The day has finally come, you’ve received a jurors summons in the mail. Now, before you panic, we’re here to help. There are some simple things that you can do to prepare for jury duty so that you’re not caught off guard. Additionally, we will offer a brief explanation of how jury duty works, what to expect, and important factors to keep in mind.
Continue reading to learn how to easily navigate the world of jury duty. If you’ve missed your jury appearance day and are concerned about any of the legal repercussions that you may be facing, contact our Springfield criminal defense attorneys at Missouri Legal today.
Jury Duty in Missouri: How To Prepare
The best way to stay on top of your game for jury duty is to follow some basic steps to ensure that everything has been taken care of before the “big day”. Here’s a general guideline of the steps you’ll want to take once you receive your summons letter in the mail:
- Respond to your summons letter. Read your letter carefully, mark down the date, and respond if necessary. Most of the time when you’re summoned for jury duty, you will be sent a letter with a questionnaire that asks basic questions about yourself like your name, age, education, legal background, etc. In some cases, you’ll be required to mail this in before your summons date, or you’ll bring the questionnaire with you on the day you arrive. Be sure to follow the instructions as outlined in the letter.
- Plan ahead. If you know that you won’t be able to serve on the jury or make it on the day of your summons, you need to notify the courts immediately. Failure to do so will result in legal action. If you are planning on going, you’ll need to plan ahead by letting your employer know, securing a babysitter if necessary, and getting transportation.
- Dress the part. Serving as a juror doesn’t require you to wear a suit. Many courts and experts suggest wearing business casual (think a dress shirt or blouse and slacks). Avoid wearing anything revealing, shorts, crop tops, or flip flops. Dress appropriately for the weather and bring a light jacket or sweater to layer over your clothing if you get cold during jury duty.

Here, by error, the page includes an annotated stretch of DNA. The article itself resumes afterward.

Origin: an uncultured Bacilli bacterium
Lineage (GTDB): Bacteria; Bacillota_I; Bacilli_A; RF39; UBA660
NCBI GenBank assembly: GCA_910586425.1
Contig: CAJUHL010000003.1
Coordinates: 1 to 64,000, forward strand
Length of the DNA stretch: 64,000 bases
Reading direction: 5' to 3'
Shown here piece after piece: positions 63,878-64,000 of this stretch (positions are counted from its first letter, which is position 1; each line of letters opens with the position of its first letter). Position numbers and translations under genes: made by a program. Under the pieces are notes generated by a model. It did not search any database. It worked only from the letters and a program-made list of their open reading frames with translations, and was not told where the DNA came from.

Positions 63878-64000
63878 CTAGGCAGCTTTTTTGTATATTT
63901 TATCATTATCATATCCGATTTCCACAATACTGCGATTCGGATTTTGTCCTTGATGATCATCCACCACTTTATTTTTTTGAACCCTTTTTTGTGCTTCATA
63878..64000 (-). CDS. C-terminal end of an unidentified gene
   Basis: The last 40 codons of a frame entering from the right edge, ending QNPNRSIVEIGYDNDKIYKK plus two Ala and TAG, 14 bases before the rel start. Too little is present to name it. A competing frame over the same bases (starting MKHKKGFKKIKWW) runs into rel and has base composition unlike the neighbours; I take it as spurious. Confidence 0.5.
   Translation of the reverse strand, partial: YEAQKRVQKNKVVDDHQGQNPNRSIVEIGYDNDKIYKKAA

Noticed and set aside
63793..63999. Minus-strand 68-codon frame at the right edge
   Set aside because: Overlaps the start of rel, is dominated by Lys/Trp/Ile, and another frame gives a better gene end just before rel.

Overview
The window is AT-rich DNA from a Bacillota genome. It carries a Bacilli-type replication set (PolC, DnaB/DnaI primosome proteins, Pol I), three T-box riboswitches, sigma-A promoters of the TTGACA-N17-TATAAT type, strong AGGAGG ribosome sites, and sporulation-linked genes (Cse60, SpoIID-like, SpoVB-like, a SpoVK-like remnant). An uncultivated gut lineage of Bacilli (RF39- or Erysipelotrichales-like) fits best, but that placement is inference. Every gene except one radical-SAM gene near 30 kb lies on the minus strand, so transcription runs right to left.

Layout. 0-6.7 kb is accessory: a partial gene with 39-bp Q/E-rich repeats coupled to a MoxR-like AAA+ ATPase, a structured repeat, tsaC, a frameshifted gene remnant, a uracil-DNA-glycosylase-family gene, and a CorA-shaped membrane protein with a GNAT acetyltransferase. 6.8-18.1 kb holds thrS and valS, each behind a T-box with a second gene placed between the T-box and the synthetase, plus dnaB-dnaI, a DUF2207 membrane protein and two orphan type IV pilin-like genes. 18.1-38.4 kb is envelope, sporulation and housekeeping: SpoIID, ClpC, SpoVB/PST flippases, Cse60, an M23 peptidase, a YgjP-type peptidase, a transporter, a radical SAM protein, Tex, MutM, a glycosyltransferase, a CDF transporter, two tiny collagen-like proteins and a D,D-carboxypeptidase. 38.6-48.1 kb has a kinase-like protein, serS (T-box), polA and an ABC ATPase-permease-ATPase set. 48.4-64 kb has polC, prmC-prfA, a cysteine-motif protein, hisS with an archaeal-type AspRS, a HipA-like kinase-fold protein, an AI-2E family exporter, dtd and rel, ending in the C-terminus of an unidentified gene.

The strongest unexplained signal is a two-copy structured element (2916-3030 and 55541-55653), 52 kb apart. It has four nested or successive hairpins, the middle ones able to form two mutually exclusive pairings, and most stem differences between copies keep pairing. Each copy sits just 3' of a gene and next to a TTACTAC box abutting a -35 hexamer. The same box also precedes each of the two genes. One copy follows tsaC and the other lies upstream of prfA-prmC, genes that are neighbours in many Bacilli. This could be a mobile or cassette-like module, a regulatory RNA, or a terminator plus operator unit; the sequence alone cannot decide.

How Jury Duty Works
On the day of your summons, you’ll need to arrive on time for your jury duty. From here, you will undergo the jury duty selection process. The criminal defense attorney in Springfield and the prosecutor may be particular about the jury selection process, so there is a real chance you’ll be let off the hook without even speaking to someone.
If you are selected as a member of the jury you will undergo another selection process. As this article states, this process is called voir dire (speak the truth) and can take several hours. Occasionally, depending on the type of case, jury selection may take days.
At the Voir Dire, the judge and attorney will question people to determine their suitability for the particular case. Questions that may be asked, include, but are not limited to:
- Your personal and professional background
- Your opinions and/or experiences that could relate to the issues in the upcoming trial
- If you have any connections to the case
- If you know anyone involved in the case
- You may ask to speak to the attorneys and judge privately if a personal issue arises concerning the case
Once selected as a jury member for the case, the judge will provide you with all details about the trial, lunches, and breaks as well as, when you need to be at court each day and when you can expect to leave.
Important Things To Remember about Jury Duty
Even though you will be missing a few weeks (possibly months) to serve as a jury member in Missouri, you don’t have to worry about losing your job. Plus, you will be compensated for your time as a jury member since employers are not legally obligated to pay you while you serve on a jury. And, Missouri is one of the states in the nation that prohibits employers from requiring employees to use their leave—vacation, sick, or personal time—for jury duty.
You must show up to jury duty unless you have been legally excused from jury duty, for which you must have requested before your summons date. If you do not show up for jury duty, there are serious consequences and you could be charged with contempt of court, which carries large fines and potential jail time.